# Innovation through systems thinking

Oct 6, 2017 · 4 min read

This post was written to accompany a workshop Anna Carlson and are delivering at Service Design days in Barcelona.

Our workshop was designed to equip attendees with a general appetite for systems thinking along with a single practical skill. We chose Causal Loop Diagrams as they’re an easy to grasp but widely useful skill that can be understood fairly quickly. Also they don’t rely on study or observation.

Put simply, a Causal Loop Diagram (CLD) is a visual representation of any given system. They can be huge headache-inducing maps or small elegantly drawn diagrams, but in all cases they seek to represent the following:

• Nodes — things in our system
• Edges — connections between the things in our system
• Directions — in what direction the connections go
• Whether loops are reinforcing or balancing — i.e. whether they would grow (or decay) over time, or oscillate and remain balanced.

Each CLD should aim to represent a system of some kind. Often they’re used to represent a problem space with multiple moving parts. This video offers a dry but solid overview of the technique:

For the purpose of the workshop we following a simple set of steps:

• Split into managable groups of 4–6 people
• Decide on a problem that all participants will have knowledge of, something ubiquitous like the airport experience, failing to save money or insomnia.
• Start by drawing all the nodes / things / aspects of your problem space. This is not a scientific exercise so there is no wrong answer. Write each on a post-it note and explain to the group why you’ve written it and how it relates to the problem.
• Put all of the nodes on a big piece of paper and start drawing connections. What it causing what? Having them as post-its should allow you to arrange highly connected nodes more centrally and less connected nodes to the edges.
• For each connection decide on the direction (i.e. what causes what) and whether the direction is the same (i.e. as one increases the other increases) or opposite (i.e. as one increases the other decreases). If it’s the same label with a ‘+’, or if it’s different label with a ‘-’.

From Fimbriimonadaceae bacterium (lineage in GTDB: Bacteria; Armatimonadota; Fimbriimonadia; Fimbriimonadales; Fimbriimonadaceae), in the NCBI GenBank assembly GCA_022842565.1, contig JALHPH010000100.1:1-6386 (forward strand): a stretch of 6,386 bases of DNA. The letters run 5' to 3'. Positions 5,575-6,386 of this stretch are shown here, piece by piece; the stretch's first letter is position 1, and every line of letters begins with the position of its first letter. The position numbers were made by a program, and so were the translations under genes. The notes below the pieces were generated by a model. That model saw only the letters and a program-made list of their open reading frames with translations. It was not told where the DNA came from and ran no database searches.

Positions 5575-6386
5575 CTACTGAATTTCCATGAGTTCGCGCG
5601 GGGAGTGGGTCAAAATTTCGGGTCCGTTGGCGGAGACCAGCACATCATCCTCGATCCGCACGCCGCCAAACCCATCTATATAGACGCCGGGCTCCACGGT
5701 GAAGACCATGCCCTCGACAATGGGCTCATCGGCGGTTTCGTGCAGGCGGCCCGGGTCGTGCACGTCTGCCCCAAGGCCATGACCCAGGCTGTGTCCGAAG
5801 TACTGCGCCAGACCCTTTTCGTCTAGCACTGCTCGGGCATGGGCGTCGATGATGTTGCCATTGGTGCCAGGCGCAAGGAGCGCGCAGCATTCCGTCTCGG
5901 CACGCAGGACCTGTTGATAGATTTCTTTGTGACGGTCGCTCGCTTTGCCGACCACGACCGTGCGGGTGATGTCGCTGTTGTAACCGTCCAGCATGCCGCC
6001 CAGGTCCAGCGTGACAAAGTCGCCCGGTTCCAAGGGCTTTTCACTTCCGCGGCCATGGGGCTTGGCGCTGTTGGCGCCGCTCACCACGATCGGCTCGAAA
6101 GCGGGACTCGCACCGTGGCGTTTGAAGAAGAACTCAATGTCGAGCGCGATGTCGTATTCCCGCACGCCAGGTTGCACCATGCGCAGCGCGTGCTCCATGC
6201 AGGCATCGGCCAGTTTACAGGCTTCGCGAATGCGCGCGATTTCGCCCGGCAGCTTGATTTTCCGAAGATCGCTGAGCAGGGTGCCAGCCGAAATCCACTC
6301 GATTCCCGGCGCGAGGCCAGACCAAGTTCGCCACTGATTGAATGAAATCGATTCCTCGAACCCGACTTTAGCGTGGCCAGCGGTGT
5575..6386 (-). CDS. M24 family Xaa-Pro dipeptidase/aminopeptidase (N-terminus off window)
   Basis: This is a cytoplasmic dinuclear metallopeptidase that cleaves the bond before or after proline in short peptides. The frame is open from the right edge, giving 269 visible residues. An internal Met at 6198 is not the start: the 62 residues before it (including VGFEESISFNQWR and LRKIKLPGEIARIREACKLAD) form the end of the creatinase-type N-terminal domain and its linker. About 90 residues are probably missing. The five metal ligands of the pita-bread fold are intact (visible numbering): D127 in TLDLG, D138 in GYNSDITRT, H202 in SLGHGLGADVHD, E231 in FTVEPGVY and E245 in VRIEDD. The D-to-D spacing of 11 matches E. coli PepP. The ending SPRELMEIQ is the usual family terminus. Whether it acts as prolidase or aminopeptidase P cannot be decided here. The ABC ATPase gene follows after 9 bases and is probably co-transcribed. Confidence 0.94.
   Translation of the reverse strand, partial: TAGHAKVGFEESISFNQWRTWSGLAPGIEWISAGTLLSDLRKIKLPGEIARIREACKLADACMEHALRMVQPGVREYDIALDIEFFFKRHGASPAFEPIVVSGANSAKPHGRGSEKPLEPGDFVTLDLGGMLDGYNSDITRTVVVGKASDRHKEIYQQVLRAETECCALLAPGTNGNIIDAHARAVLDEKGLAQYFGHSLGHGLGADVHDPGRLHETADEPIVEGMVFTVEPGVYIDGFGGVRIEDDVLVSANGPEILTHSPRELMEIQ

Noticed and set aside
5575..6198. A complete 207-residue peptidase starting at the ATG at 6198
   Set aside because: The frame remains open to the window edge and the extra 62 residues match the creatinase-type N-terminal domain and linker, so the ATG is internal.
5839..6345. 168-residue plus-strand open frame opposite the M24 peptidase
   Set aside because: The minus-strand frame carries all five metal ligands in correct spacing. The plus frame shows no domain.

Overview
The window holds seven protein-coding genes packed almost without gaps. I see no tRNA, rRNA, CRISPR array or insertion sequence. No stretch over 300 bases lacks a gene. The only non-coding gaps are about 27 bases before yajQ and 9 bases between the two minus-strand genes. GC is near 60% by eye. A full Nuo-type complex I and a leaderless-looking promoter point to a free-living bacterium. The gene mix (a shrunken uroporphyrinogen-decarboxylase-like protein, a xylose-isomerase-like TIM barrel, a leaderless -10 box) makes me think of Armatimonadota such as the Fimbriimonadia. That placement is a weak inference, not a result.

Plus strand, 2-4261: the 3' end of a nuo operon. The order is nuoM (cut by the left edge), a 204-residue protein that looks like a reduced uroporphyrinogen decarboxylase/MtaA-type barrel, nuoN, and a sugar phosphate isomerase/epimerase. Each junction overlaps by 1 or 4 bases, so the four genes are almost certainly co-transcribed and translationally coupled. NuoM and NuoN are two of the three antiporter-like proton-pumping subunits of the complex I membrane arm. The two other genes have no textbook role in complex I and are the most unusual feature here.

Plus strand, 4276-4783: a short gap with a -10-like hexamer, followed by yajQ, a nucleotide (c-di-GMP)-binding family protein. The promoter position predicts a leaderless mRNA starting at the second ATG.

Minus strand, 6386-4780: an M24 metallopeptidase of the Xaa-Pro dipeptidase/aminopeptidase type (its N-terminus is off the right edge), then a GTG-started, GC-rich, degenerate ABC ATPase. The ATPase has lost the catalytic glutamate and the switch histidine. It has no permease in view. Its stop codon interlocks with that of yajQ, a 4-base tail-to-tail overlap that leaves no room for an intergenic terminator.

• Stand back and discuss as a group. Have you captured the whole space? What stands out as a particularly interesting loop? Where would you need further debate/investigation.

# Why bother?

The process of creating a causal loop diagram is useful for a few different reasons:

• Understanding: first and foremost CLDs are useful as they provide a more three-dimensional view of whatever problem you’re looking to improve.
• Alignment: system conditions can appesr subjective (until further study) so the debate about what causes what and what nodes are relevant will flush out differences in opinion in the group.
• Highlight gaps in knowledge: good systems thinking requires study of the actual system and your CLD will highlight where you need to start with observation.
• Provide starting points for change: within your CLD you’ll notice highly connected nodes and interesting causal loops. These will provide the levers for change in your system and therefore good starting points for research and design.

This is a huge and interesting topic so I’d recommend reading some of the following:

# UPDATE: Causal loop diagrams created in the workshop

Workshop was a real success — we had 42 people most of whom hadn’t practically applied systems thinking before. They really got into their chosen problem areas and found the process rewarding. There was some difficulty in groups deciding on when to stop, and two groups were worried that their diagrams were overly negative, but I think was because they had chosen particularly gnarly areas to explore.

Here are photos of most of the diagrams — I had no shoes on as we held the workshop in the basement of the Estrella brewery and it was super hot.

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